The Hunger Games (2012) and The Hunger Games: Catching Fire (2013) had as their primary focus the Hunger Games themselves; i.e., reality television taken to the extreme as a means for a dictator—that would be President Snow (Donald Sutherland)—to keep his subjects in fear and under control. The Hunger Games: Mockingjay – Part 1, however, is a different kind of film, no longer concerned with the Games but instead with politics, propaganda, and rebellion. More specifically, this movie is largely about the making and use of propaganda as a weapon in a conflict.
The rebellion is a fact. After the dramatic climax of the previous film, Katniss Everdeen (Jennifer Lawrence) finds herself in District 13, where she is asked to become the symbol of the resistance, to become the Mockingjay. But with Peeta Mellark (Josh Hutcherson) being held captive in the Capitol and Gale Hawthorne (Liam Hemsworth) having joined the rebellion as a soldier, Katniss has other priorities. Alma Coin (Julianne Moore), the President of District 13 and the leader of the resistance, and Plutarch Heavensbee (Philip Seymour Hoffman; may he rest in peace) do eventually convince a reluctant Katniss to participate in their propaganda shots by letting her see with her own eyes what President Snow did to District 12, her district, in the wake of the prematurely ended 75th Hunger Games. Katniss’s decision is made easier by her seeing Peeta being used by the Capitol as a propaganda tool. As the propaganda war intensifies and President Snow turns to increasingly violent and insidious methods in an effort to quell the uprising, a risky operation to rescue Peeta and the other imprisoned victors gets underway.
Surprisingly, The Hunger Games: Mockingjay – Part 1 is more interested in discussions of strategy than in action and adventure. Given the amount of action in the previous movies in the franchise, this might be considered a weakness, but the fact of the matter is that the emphasis on the resistance’s planning and preparing for war against the Capitol actually increases the dramatic power of the film. Add to that a nuanced depiction of good versus evil and some provocative themes, and the result is an intellectually stimulating movie.
Director Francis Lawrence and screenwriters Peter Craig and Danny Strong put the inherent limitations of adapting one book—in this case, Suzanne Collins’s novel of the same name (minus the “Part 1” bit, obviously)—into two movies to work for them. Instead of rushing things along, the filmmakers adopt a generally deliberate pace that lets the returning characters develop and the new ones be introduced in an unforced way. Alas, the plot doesn’t really advance much between the first frame and the last, so the narrative flow takes a hit in this installment.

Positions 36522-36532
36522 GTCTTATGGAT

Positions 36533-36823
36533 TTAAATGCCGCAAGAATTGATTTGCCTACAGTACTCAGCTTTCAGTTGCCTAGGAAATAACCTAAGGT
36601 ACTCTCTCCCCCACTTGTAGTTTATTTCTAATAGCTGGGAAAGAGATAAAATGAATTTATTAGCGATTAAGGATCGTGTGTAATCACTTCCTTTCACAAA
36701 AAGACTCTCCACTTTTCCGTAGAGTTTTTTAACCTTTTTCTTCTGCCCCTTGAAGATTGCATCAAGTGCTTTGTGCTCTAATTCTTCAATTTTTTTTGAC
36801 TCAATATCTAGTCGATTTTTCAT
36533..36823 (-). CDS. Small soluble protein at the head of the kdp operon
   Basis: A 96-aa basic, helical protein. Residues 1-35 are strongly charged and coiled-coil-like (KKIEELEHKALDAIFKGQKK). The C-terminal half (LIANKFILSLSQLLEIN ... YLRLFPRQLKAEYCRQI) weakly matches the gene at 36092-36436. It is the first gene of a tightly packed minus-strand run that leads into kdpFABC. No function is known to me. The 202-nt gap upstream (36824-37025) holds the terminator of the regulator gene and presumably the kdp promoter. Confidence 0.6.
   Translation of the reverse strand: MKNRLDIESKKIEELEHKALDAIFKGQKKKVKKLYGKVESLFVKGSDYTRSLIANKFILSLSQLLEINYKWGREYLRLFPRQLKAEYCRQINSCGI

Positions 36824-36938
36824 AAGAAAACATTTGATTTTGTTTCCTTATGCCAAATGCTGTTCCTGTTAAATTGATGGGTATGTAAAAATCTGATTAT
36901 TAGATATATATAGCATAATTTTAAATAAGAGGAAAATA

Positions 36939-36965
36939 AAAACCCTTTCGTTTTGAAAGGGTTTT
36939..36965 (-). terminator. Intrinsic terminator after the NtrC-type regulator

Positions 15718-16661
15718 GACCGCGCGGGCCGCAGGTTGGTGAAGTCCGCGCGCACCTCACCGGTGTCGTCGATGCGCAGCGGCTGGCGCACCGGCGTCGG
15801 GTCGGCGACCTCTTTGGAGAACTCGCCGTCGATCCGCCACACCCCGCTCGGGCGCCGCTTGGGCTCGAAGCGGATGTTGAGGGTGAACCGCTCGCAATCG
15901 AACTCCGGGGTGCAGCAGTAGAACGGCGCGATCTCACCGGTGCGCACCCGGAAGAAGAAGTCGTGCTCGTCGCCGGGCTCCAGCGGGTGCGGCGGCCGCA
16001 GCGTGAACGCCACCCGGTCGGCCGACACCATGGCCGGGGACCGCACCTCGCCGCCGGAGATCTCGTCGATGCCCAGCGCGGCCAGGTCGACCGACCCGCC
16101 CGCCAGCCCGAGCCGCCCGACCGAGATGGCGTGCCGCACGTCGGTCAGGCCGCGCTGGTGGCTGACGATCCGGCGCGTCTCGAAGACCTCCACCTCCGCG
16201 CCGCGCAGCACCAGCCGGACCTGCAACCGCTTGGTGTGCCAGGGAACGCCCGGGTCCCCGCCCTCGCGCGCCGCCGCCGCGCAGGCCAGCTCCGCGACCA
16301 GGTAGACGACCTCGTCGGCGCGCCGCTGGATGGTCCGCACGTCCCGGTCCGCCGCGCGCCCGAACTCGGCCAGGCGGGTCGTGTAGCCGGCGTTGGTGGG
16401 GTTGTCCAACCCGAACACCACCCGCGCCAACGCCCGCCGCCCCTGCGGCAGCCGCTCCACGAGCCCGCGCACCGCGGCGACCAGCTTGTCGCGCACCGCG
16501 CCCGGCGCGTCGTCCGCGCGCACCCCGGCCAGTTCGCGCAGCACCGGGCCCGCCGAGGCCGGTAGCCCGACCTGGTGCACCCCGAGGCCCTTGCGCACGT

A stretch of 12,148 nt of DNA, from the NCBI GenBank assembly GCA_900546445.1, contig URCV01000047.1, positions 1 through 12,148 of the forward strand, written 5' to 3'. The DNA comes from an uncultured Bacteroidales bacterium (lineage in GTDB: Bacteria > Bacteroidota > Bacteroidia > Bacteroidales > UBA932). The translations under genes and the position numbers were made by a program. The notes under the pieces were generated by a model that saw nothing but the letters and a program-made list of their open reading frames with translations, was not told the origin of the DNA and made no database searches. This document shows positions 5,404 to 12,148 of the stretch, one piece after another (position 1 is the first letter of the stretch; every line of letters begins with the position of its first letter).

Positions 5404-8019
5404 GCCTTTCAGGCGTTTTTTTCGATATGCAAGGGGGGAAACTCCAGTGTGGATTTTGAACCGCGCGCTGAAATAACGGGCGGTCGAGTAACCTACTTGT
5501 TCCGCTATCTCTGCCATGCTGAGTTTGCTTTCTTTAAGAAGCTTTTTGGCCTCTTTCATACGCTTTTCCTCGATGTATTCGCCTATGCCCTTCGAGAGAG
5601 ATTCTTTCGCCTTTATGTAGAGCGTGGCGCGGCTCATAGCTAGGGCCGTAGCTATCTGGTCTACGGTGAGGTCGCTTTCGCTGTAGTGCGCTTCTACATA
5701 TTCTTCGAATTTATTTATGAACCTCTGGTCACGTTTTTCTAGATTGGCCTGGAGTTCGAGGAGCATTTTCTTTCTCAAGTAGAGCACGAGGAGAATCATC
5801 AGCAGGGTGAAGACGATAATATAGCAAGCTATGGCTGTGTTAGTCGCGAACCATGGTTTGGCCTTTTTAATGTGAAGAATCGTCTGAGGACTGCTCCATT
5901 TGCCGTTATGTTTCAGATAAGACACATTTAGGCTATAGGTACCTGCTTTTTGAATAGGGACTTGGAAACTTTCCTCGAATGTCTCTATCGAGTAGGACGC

While The Hunger Games: Mockingjay – Part 1 as a whole isn’t as viscerally engaging as its predecessors, individual scenes are among the most emotional ones that the film series has offered to date. There’s a powerful scene that shows Katniss visiting a makeshift hospital full of wounded people in District 8. Minutes later, she gives a rousing speech in response to the aftermath of an air strike by the Capitol on the hospital in question. Another highlight is a beautiful, serene scene set by a lake; here, Katniss movingly sings a song called The Hanging Tree. The following scene, which features an attack on a hydroelectric dam in District 5, is excellently staged to have the biggest possible impact on the viewer, and it certainly had the intended effect on me. A suspenseful rescue sequence that comes near the end of the movie allows film editors Alan Edward Bell and Mark Yoshikawa’s work to shine.
As Katniss, Jennifer Lawrence gives an even more layered performance here, as the heroine of the story agrees to play the part of the central figure of the rebellion and thereby increases the weight of the mental burden she has to carry. Hutcherson and Hemsworth are both solid, with Hemsworth’s Gale finally getting in on the action. Giving her character just a hint of possibly having an ulterior motive, Moore is very convincing in the role of the strong and determined President Coin. Sutherland’s pitch-perfect acting makes President Snow a wonderfully menacing presence throughout the proceedings. Natalie Dormer appears in a small but memorable role as Cressida, a film director from the Capitol who has joined the rebels. Stanley Tucci delivers an appropriately restrained performance as Caesar Flickerman, whose show in this movie differs significantly from the one he hosted in the previous two chapters.
Being the first part of a two-part franchise finale, The Hunger Games: Mockingjay – Part 1 unavoidably suffers from incompleteness due to all the setting up going on over the course of its 123-minute running time, with the big payoff not coming until the release of the fourth and final entry in the series. The film necessarily lacks a proper climax and ending, yes, but it proves to be one of the best two-part movies yet.